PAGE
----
Summer Gardening Stories


Cucumbers Bitter During Hot, Dry Weather


If you’ve noticed that your cucumbers are a little (or a lot) bitter lately, don’t give up hope. A little water, mulch and patience will provide relief. Most cucumber plants contain a bitter compound called cucurbitacin, which can be present in the fruit as well as the foliage. Bitterness in cucumbers tends to be more prominent when plants are under stress from low moisture, high temperatures or poor nutrition. Although most areas of the state […]


Watering the Garden Just Right


Although recent rains have relieved some gardeners from their watering chores, the respite is sure to be temporary. Seasonal thunderstorms may deluge some gardens with water while other areas, even those close by, may stay fairly dry. Most garden plants will need 1-1.5 inches of water per week to maintain healthy leaves, flowers and fruit. When Mother Nature does not provide enough, it’s up to the gardener to supply the rest. Not too little, not […]


June Garden Calendar


HOME (Houseplants and indoor activities) Indoor plants will require more frequent watering and fertilizing as they increase their summer growth. You can move houseplants outdoors to a shady location, but pay close attention to their watering needs. Cut garden flowers for indoor beauty. Recut the stems again just before placing in water. Add a floral preservative, and change the solution frequently. Root cuttings of houseplants and garden plants to increase your collection or share with […]


Native Shrubs For Fall Color


                    If you’re looking to add native shrubs to your home landscape, fall is an excellent time to look for those with good fall color. While many factors affect the display of fall color, there are a number of native shrub species that perform reliably in our area. Here’s a short list to consider, including their mature height as well as flowers and fall color. Most […]


Squash blossoms drop, and sometimes that’s normal


A common complaint among vegetable gardeners is that their squash plants have a lot of flowers, but many of them just fall off without producing any fruit. This same observation can be made of cucumbers, melons, pumpkins and gourds, all of which are collectively known as “vine” crops to home gardeners. These plants are all members of the Cucurbitaceae family and are also commonly referred to as “cucurbits.” All of these vine crops produce separate […]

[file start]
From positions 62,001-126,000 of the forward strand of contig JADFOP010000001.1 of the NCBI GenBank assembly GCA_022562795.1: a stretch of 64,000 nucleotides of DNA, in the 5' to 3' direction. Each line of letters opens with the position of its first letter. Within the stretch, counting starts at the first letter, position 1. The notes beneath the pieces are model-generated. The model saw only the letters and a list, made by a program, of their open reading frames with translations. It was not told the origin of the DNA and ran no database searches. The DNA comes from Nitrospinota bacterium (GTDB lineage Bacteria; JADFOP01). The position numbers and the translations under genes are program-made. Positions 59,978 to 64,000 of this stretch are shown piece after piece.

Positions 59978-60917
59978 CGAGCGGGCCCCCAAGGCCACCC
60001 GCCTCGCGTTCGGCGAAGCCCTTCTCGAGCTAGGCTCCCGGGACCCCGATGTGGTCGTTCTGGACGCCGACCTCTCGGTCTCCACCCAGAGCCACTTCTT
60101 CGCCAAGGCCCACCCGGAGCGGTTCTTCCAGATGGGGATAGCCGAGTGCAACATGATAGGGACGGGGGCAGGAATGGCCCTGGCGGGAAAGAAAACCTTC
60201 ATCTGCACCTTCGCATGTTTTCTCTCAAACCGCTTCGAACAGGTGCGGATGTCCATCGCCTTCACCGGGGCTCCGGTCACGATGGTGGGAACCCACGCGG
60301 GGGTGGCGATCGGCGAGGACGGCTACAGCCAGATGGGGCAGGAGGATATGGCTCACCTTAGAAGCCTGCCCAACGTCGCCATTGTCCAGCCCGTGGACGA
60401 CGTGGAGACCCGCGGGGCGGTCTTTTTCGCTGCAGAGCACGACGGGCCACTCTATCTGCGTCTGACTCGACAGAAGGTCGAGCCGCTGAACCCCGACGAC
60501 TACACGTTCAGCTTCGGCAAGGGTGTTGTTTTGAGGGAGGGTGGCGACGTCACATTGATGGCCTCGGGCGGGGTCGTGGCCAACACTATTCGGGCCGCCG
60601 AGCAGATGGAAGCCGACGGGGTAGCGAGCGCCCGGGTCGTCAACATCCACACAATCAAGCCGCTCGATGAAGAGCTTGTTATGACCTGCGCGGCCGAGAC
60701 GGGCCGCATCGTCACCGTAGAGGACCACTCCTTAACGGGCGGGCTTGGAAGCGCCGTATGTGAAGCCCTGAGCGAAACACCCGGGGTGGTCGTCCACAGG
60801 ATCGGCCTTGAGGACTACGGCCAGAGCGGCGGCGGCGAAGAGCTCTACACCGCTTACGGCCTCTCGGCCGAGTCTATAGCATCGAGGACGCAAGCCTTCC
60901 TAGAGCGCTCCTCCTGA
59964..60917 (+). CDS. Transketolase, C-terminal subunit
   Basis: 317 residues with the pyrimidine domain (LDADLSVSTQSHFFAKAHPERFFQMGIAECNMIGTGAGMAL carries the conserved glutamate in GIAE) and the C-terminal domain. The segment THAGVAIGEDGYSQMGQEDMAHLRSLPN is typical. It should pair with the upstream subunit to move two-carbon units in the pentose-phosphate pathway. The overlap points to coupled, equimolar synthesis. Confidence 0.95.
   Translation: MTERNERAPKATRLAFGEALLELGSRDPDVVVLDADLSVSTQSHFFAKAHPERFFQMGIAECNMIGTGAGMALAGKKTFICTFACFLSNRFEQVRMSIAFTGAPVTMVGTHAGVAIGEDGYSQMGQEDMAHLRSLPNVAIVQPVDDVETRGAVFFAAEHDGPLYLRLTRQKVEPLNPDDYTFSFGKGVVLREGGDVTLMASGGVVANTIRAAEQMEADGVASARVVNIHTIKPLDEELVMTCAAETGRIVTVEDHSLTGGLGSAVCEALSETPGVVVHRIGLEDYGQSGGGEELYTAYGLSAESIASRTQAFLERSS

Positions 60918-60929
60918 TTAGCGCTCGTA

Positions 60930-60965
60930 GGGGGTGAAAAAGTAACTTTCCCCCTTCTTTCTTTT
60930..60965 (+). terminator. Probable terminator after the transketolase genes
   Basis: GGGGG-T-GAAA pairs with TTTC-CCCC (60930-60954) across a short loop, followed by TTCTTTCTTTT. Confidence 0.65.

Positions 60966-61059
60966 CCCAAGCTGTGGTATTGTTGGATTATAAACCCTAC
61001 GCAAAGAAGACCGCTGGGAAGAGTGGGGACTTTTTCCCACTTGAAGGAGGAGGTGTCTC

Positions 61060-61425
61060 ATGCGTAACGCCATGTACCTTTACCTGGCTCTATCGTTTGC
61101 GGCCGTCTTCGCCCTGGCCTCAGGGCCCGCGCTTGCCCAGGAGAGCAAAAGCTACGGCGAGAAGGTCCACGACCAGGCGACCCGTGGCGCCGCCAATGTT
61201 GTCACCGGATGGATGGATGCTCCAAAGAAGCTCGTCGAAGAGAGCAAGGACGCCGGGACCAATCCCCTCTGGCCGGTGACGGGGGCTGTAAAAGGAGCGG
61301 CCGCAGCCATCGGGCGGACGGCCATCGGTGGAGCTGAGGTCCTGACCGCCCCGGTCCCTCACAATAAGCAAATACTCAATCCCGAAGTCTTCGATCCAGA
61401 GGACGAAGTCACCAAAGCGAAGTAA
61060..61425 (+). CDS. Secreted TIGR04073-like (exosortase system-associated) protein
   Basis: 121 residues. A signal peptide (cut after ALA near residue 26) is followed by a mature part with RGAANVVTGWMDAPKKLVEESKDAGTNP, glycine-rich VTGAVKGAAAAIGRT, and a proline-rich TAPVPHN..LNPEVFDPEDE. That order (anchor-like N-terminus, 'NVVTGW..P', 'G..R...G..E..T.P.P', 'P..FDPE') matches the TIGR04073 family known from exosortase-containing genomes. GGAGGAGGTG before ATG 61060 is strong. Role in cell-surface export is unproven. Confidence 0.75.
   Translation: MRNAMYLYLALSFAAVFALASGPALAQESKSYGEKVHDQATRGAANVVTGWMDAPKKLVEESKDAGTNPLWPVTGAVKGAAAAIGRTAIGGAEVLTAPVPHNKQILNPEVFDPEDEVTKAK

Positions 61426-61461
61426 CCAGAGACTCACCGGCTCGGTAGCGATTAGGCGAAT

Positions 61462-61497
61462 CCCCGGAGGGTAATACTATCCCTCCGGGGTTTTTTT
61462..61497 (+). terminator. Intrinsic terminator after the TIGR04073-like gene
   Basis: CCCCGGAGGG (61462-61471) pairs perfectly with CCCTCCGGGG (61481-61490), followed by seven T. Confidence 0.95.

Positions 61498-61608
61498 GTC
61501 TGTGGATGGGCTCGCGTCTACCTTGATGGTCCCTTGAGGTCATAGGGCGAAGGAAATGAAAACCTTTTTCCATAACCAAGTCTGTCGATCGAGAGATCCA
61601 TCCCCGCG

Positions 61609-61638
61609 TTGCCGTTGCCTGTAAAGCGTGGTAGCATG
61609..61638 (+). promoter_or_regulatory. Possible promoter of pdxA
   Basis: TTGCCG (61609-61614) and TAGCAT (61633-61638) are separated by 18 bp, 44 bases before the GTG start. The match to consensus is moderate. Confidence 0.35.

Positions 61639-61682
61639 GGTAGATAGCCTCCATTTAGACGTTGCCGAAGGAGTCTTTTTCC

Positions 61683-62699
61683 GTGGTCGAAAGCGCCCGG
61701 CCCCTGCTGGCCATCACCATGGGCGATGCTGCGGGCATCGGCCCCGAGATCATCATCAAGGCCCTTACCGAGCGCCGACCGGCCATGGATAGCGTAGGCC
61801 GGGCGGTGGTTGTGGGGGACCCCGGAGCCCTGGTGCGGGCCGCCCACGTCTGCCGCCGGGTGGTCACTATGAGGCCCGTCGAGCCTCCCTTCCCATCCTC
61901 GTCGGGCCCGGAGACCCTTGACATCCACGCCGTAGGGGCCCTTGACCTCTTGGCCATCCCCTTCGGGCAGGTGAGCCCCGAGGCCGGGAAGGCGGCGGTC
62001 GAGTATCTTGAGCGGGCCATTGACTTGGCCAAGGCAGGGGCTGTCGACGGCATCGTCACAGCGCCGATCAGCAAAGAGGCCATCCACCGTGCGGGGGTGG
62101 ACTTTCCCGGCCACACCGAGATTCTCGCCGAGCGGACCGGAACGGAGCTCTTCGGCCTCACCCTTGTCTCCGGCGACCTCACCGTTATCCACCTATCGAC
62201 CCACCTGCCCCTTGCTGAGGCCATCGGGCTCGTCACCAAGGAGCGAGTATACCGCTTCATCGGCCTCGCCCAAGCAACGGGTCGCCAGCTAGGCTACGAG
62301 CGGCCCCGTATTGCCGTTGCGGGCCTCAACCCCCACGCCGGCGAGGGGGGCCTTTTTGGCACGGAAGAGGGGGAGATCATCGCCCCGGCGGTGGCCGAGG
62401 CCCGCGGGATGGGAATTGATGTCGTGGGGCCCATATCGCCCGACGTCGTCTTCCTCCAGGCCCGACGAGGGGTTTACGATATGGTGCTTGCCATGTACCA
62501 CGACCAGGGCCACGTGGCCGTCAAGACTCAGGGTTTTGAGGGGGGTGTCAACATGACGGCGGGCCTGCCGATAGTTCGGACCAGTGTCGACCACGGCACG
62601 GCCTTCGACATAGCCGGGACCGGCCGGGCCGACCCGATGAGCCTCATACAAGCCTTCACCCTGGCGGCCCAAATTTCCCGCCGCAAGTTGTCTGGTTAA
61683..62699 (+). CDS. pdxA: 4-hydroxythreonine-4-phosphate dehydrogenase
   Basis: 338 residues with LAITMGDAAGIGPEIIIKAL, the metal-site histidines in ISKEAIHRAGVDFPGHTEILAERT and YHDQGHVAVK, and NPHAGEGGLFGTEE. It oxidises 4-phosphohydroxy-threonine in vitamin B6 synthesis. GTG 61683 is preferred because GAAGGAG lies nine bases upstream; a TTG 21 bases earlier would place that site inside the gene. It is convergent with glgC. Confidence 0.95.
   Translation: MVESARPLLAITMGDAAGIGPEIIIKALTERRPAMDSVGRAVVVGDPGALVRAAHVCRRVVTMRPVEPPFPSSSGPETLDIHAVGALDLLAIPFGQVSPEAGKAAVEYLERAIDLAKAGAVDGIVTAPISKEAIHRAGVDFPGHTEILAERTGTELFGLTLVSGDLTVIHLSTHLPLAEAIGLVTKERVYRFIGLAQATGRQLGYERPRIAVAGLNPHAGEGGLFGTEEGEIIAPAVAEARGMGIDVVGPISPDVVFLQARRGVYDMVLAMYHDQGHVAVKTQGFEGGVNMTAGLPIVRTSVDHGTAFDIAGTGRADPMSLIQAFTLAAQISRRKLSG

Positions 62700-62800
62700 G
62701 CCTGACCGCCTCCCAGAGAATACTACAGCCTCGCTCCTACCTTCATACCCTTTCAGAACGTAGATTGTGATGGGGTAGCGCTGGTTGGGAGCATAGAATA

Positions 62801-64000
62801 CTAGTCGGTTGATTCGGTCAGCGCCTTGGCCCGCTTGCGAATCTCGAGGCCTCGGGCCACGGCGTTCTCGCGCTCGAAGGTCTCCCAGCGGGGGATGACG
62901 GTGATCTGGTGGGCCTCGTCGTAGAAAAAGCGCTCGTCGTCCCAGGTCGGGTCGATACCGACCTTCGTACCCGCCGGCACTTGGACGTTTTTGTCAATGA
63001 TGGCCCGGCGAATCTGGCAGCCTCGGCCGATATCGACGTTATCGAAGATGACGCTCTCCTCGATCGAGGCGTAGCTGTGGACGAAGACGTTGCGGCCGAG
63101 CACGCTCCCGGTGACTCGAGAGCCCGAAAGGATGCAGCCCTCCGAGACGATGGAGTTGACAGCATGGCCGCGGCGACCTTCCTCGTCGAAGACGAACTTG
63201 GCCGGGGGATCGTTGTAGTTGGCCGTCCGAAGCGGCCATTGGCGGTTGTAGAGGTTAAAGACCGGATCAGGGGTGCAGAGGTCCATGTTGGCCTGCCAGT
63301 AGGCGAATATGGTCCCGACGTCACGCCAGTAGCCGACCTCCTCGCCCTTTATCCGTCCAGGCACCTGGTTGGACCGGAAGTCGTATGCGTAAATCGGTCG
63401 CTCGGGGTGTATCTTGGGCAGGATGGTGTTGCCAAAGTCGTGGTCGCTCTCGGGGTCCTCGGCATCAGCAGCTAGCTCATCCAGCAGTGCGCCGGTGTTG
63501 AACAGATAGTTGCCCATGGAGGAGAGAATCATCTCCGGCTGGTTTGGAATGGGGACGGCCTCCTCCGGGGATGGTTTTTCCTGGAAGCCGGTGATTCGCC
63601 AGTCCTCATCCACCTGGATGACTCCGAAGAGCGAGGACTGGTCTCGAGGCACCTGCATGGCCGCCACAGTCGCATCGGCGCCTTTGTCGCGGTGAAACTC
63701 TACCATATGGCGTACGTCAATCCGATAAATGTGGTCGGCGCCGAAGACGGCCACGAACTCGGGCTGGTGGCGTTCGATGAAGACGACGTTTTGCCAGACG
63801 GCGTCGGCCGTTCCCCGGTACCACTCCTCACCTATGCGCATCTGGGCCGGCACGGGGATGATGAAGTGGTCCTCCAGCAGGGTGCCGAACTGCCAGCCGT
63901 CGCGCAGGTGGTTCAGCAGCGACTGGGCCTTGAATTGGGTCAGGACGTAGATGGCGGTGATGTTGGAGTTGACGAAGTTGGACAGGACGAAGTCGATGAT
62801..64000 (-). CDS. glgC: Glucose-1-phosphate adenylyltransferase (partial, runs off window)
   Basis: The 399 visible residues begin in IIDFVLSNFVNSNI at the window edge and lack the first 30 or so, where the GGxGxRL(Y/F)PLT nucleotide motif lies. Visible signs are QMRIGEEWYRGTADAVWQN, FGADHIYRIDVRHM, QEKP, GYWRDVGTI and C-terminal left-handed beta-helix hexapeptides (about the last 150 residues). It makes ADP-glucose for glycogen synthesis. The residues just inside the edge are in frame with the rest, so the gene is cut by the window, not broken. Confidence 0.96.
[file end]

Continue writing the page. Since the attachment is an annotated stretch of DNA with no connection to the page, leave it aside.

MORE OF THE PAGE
When lightning strikes, is the tree out?


When lightning strikes a tree, it will most certainly leave a calling card, but it can be difficult to predict whether that injury is strike one, two or three. There are many variables to consider, including the species, moisture content, relative health of the tree at the time of the strike, and the intensity of the strike. Lightning can strike just about anything tall, but trees do seem to be a frequent target. And the […]


Oedema Is a Corky Quirk


Plants that experience extremes in soil moisture may develop spots on their leaves, called “oedema” (also spelled “edema”). The spots may first appear as a blister or raised spot, particularly on the undersides of leaves, but may occur on the top side as well as on the stems. Eventually, the blister develops a rust-colored, cork-like scab. Oedema is most commonly seen in the greenhouse on ivy-leaf geraniums but also on pansies, jade, and other thick-leaved […]


Perennials for Shady Gardens


Plants differ in their adaptability to different growing conditions. Sunshine is one of the most significant factors. We often think of light as being either sunny or shady, but, in fact, there are many “shades” of light in between. Your garden may experience light shade, such as that filtered through an overhanging tree; dense shade, such as that found in woodlands; or intermittent shade from an object, such as a building that blocks the sun […]


Use Caution With Spreading Plants


People often select plants first for their beauty and second for their functionality in the garden. Frequently, we don’t know or don’t consider a plant’s behavior when we’re selecting them. Almost by definition, a species that is an effective ground cover will have a spreading habit. But does that make the species aggressive or invasive? There can be much confusion about the meaning of the terms aggressive and invasive. Some plants, given their optimal habitat, […]


Dividing iris


Whether you’re looking to expand your planting of iris or just need to rejuvenate an older planting, late summer through early fall is a good time to lift and divide iris. Dividing every three to five years will help rejuvenate the planting, and encourage more blossoms for the subsequent years. Most iris plants spread by means of underground stems called rhizomes. Rhizomes become too crowded over time, resulting in reduced flowering. By lifting and dividing […]


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